About Stephen Hough
Stephen Hough, regarded as a renaissance man of his time, has released more than 50 recordings on the Hyperion label with works by more than 100 composers, including his own. He has won four Grammy nominations and eight Gramophone awards, including two ‘Record of the Year’ awards—one for concertos by Scharwenka and Sauer, and the other for the complete works for piano and orchestra by Saint-Saëns, which was also given the Gramophone ‘Gold Disc’ Award after being voted by readers of The Times as the finest classical recording of the last 30 years. His recording of the complete Chopin Waltzes received the Diapason d’Or de l’Année—France’s highest recording award—and his live recording of the Rachmaninoff piano concertos became the fastest-selling record in Hyperion’s history, while his recording of the Hummel concertos remains Chandos’ best-selling disc to date. Mr. Hough’s upcoming engagements in the U.S. during the 2015-16 season include return appearances with the Cleveland Orchestra, Los Angeles Philharmonic, and San Francisco symphonies. Another highlight of the season is a week-long residency in the New York area in March 2016 during which he’ll perform as a recitalist, orchestral soloist, chamber musician, and composer. As part of this residency, Mr. Hough will play Schumann’s Piano Concerto with the New Jersey Symphony and give two performances at the 92nd Street Y: a solo recital that features the New York premiere of his Sonata III (Trinitas), and a chamber music performance with cellist Stephen Isserlis that features his Sonata for Cello and Piano, Left Hand, “Les Adieux,” a piece that can be heard on Mr. Hough’s recent Hyperion recording with Mr. Isserlis that also includes cello sonatas by Mendelssohn and Grieg. To learn more about Mr. Hough, please visit his website (http://www.stephenhough.com), his blog for The Telegraph, his Facebook fan page (facebook.com/houghhough), or follow him on Twitter (@houghhough).
About Andris Nelsons
In 2014, Andris Nelsons became music director of the Boston Symphony Orchestra, and in 2017-18, he takes up the post of Gewandhauskapellmeister of the Gewandhausorchester Leipzig. With both appointments, and in leading a pioneering alliance between these two esteemed institutions, Andris Nelsons assumes a position as one of the most renowned and innovative of today’s conductors. He gave his debut performance with the Gewandhausorchester with works by Richard Strauss, Beethoven and Sibelius in 2011, and in the same year he made his Boston Symphony Orchestra debut, conducting Mahler’s Symphony No. 9 at Carnegie Hall. In 2012, Mr. Nelsons made his debut at Tanglewood, which was followed by his Boston Symphony Hall debut in 2013. In 2015, the BSO with Mr. Nelsons embarked on their first European summer festival tour, with performances in London, Salzburg, Grafenegg, Lucerne, Milan, Paris, Cologne, and Berlin, to critical acclaim. Mr. Nelsons continues his collaborations with the Berlin Philharmonic, Vienna Philharmonic, Royal Concertgebouw, and Philharmonia Orchestra. He also appears as a regular guest conductor at the Royal Opera House, Covent Garden, and the Metropolitan Opera. Praised for his profound interpretations of a wide repertoire, commitment to new works, and transformative music-making with the City of Birmingham Symphony Orchestra, Mr. Nelsons received the Royal Philharmonic Society Music Award as conductor in 2015. He was music director of the City of Birmingham Symphony Orchestra from 2008 to 2015, prior to which he served as principal conductor of the Nordwestdeutsche Philharmonie in Herford, Germany, from 2006 to 2009, and as music director of the Latvian National Opera, 2003-2007.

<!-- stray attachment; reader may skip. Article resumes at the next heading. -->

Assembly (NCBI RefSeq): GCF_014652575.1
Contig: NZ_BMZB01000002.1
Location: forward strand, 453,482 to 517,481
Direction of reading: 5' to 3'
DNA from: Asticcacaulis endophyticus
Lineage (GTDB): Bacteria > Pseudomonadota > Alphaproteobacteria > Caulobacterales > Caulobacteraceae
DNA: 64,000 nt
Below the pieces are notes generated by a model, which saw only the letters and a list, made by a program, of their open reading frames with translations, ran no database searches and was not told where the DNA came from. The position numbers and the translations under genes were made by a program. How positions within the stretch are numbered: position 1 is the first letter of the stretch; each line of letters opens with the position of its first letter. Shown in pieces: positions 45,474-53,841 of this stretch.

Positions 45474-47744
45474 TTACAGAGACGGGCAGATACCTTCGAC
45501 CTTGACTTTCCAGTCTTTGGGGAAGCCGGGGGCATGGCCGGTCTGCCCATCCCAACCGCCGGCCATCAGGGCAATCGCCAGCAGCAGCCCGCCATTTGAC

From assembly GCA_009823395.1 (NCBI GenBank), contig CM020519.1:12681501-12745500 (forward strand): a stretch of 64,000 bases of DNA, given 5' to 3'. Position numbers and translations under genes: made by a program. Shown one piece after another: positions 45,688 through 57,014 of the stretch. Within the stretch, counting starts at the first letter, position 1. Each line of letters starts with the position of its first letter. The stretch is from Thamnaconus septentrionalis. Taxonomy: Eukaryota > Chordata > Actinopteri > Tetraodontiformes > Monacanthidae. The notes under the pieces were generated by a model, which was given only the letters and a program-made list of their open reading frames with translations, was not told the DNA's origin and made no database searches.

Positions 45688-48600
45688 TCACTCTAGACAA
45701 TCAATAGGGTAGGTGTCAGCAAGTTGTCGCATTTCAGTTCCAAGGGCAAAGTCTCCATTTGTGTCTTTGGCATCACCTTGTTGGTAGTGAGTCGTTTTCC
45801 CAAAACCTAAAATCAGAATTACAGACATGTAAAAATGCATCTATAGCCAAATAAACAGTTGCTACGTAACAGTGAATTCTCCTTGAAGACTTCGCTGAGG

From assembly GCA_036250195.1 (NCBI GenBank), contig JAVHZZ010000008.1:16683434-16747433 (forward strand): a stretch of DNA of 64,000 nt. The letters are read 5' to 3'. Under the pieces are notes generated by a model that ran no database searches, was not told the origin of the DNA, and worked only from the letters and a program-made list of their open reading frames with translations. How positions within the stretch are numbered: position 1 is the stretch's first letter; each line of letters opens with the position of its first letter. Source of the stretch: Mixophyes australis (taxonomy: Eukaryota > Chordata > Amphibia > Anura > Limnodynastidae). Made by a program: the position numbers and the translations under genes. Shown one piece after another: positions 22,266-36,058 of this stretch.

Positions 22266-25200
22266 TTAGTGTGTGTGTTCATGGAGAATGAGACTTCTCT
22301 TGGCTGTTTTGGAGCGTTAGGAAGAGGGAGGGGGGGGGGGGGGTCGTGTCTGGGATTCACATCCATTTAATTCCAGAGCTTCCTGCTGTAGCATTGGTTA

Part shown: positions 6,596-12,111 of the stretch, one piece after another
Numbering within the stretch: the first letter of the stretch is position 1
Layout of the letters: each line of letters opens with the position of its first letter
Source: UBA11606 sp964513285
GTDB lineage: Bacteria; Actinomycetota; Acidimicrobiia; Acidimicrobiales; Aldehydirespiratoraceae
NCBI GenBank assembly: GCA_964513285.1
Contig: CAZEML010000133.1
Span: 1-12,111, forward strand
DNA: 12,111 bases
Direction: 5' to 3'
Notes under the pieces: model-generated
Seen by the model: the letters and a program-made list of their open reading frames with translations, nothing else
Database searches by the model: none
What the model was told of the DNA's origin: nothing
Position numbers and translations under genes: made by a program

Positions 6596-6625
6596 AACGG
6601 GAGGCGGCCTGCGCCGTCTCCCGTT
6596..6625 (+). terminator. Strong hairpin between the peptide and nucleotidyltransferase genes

STEPHEN HOUGH, PIANO
City of Birmingham Symphony Orchestra
Andris Nelsons, conductor
Antonín Dvořák (1841-1904)
Piano Concerto in G minor, Op. 33 [40’49]
1. Allegro agitato [20’13]
2. Andante sostenuto [ 8’49]
3. Allegro con fuoco [11’47]
Robert Schumann (1810-1856)
Piano Concerto in A minor, Op. 54 [32’21]
4. Allegro affetuoso [15’42]
5. Intermezzo: Andantino grazioso [ 5’27]
6. Allegro vivace [11’12]